"I think that the belief in states' rights was true for Lee and Jackson and, probably, for most of the people on both sides," Turner insists. "Whether states could secede hadn't been tested. I don't think they thought about it a lot when they put the Union together. It's like how easy it is to get married -- it's much more difficult to get divorced, and usually a pretty unpleasant experience. It's the same way with the Union and secession.

"Now, people have talked about the movie not dealing adequately with slavery. But it deals very poignantly with that when Jeff Daniels [as Union officer Joshua Chamberlain] makes that speech to his brother before Chancellorsville: 'There is the Confederate Army. They say they're fighting for their freedom, for their independence. But they lack credibility because they're denying freedom to a whole race of men.' "

Civil war most painful

Turner also defends the movie's "Onward Christian Soldiers" religiosity, especially as embodied in Stonewall Jack-son's character. Isn't this, I asked, an odd slant for a film produced by a man who once said (albeit to his regret) that "Christianity is for losers"? And doesn't the movie make it seem that the South was more God-fearing than the North?

"It's not just Jackson or Lee in this film -- there's Jeff Daniels saying 'God's will be done' to his brother. I think in wartime, there's a lot more religion anyway. If you're faced with death, whether you're religious or not, you might as well say a prayer, it can't hurt you.

" 'Same God, different dreams' -- that was on the poster for Gettysburg. When you generally think of wars, you think of them being fought between Muslims and Christians, Muslims and Jews, people of different religions. But I think it makes it even harder when they're members of the same religion. If your enemy speaks a different language and is a member of a different religion, it's much easier to demonize him and kill him."

Civil wars, Turner continued, "are the most painful, because brothers end up fighting against brothers, fathers against sons. A civil war is the ultimate tragedy. When the breakup of the Soviet Union was occurring, I got both Gettysburg and Gone With the Wind and had them given to the Russian film companies and television to show what a horror civil war is. They averted civil war over there. But imagine if all the republics in the former Soviet Union had gotten into a big civil war. ... It would have been an absolute catastrophe."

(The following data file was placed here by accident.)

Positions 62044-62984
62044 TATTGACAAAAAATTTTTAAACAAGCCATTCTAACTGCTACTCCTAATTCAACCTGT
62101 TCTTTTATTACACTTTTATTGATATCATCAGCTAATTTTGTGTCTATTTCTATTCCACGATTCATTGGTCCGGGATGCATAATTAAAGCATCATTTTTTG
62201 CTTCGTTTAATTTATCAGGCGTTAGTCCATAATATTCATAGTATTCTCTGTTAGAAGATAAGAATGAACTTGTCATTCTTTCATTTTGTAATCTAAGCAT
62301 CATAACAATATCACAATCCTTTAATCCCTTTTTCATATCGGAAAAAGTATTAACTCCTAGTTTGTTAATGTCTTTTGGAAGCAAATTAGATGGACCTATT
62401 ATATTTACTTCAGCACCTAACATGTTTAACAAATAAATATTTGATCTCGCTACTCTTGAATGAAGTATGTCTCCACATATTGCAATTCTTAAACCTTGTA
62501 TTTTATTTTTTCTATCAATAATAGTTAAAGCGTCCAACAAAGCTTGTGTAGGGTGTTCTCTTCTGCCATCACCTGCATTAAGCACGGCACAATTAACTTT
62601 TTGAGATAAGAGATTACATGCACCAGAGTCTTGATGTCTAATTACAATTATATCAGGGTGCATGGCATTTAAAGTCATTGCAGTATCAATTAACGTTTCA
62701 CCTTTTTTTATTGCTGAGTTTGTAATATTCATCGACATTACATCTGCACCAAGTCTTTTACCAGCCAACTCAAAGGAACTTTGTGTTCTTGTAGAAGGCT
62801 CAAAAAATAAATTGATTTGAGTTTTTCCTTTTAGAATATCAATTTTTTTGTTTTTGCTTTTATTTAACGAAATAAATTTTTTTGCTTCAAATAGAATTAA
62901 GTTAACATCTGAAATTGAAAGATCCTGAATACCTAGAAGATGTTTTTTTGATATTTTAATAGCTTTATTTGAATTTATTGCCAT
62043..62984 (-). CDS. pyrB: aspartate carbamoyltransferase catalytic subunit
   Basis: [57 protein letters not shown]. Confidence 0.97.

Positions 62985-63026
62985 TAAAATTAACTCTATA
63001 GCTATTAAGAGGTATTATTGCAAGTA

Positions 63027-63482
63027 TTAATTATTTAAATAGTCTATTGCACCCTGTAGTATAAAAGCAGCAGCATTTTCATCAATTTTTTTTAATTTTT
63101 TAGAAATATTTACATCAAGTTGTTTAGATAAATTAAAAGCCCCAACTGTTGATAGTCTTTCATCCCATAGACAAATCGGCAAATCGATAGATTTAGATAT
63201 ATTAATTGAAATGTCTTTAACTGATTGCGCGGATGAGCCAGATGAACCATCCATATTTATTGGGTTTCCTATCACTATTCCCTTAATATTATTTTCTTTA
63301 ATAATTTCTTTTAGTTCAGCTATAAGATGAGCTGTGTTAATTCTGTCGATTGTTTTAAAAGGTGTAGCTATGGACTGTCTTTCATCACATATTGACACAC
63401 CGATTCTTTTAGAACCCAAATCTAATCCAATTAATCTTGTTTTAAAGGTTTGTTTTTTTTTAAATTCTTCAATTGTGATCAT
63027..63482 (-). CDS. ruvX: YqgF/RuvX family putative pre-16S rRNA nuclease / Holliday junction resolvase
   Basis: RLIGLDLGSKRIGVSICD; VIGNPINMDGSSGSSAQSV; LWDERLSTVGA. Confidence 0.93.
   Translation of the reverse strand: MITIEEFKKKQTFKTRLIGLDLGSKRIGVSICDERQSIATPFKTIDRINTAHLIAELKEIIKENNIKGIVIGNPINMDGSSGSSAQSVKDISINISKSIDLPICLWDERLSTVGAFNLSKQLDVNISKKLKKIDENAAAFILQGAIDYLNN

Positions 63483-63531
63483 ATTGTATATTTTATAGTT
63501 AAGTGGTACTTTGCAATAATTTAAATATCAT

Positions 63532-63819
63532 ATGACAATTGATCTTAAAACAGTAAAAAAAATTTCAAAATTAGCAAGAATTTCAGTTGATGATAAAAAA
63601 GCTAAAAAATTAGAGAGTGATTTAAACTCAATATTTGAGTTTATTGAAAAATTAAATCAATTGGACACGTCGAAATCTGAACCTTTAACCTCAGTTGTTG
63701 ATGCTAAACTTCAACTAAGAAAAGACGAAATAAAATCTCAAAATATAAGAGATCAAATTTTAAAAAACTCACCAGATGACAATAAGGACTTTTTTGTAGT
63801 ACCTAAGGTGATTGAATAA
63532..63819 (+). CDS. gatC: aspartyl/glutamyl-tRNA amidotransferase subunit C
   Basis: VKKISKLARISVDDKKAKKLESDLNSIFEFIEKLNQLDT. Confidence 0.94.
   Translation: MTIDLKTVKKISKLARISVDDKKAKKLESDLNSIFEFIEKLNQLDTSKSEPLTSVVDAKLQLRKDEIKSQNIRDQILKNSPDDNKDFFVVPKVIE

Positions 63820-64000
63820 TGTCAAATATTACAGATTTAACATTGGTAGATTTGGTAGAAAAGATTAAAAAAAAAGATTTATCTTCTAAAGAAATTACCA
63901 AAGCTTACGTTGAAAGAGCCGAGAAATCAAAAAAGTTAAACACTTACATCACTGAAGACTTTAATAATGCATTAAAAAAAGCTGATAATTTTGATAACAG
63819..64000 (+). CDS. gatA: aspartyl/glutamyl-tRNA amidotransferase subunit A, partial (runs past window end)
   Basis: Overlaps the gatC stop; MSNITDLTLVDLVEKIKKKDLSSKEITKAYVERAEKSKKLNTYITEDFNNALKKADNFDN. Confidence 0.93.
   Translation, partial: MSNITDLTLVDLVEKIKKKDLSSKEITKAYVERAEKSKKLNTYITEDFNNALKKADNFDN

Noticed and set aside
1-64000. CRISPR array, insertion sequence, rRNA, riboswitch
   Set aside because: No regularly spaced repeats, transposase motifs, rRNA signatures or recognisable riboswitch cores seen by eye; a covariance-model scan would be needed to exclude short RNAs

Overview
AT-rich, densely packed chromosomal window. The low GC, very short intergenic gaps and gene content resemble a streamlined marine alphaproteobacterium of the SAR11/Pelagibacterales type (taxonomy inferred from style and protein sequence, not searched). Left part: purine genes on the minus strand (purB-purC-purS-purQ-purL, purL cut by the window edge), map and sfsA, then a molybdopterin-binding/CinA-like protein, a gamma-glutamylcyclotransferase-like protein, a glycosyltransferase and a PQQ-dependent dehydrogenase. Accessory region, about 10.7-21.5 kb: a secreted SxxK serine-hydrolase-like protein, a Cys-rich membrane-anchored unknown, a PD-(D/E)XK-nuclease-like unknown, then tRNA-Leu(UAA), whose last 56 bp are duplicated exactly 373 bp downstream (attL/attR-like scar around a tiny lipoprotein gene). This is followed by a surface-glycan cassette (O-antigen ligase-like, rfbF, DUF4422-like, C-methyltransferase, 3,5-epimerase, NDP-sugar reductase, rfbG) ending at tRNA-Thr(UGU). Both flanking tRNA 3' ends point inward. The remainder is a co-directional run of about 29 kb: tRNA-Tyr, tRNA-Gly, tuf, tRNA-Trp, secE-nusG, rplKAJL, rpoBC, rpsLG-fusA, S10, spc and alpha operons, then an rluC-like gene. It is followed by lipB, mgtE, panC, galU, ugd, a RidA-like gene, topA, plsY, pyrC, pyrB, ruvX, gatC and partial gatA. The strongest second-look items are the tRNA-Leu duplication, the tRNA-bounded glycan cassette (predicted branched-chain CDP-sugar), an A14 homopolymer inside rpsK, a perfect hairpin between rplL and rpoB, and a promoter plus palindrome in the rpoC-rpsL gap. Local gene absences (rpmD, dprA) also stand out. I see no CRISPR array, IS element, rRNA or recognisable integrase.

Turner has become a leading force for internationalism -- and not just because dueling governments use CNN as both a news source and communication vehicle. Turner engaged in spectacular philanthropy when he pledged $1 billion to the United Nations and created the United Nations Foundation for that purpose. Yet in Gods and Generals, he's made a movie that pays respect to people who make war to defend a rigid concept of home turf.

"You learn from that!" says Turner. "Now when you go back to World War II and watch The Sands of Iwo Jima with John Wayne vs. 'the Japs,' you see how they glamorize war. The Americans are taking those flame-throwers and sticking them down the holes in Iwo Jima and setting these little 18-year-olds on fire and they're coming out all burning up -- and they're cheering, 'Yay!' -- I mean, geez Louise, it's horrible, it could have been your brother-in-law!

"Gods and Generals is sad; this is a great tragedy. It would have been wonderful if the Civil War could have been averted or brought to a conclusion as quickly as possible, which we'll do in The Last Full Measure [the final film in the trilogy], if we get a chance to make it. And there the emphasis will be on Grant and Chamberlain and the North."

Serious stuff. But my last vision of Turner is of him striding to a van in the hotel driveway -- then turning back, waving and laughing, and calling out, "Three and a half stars!"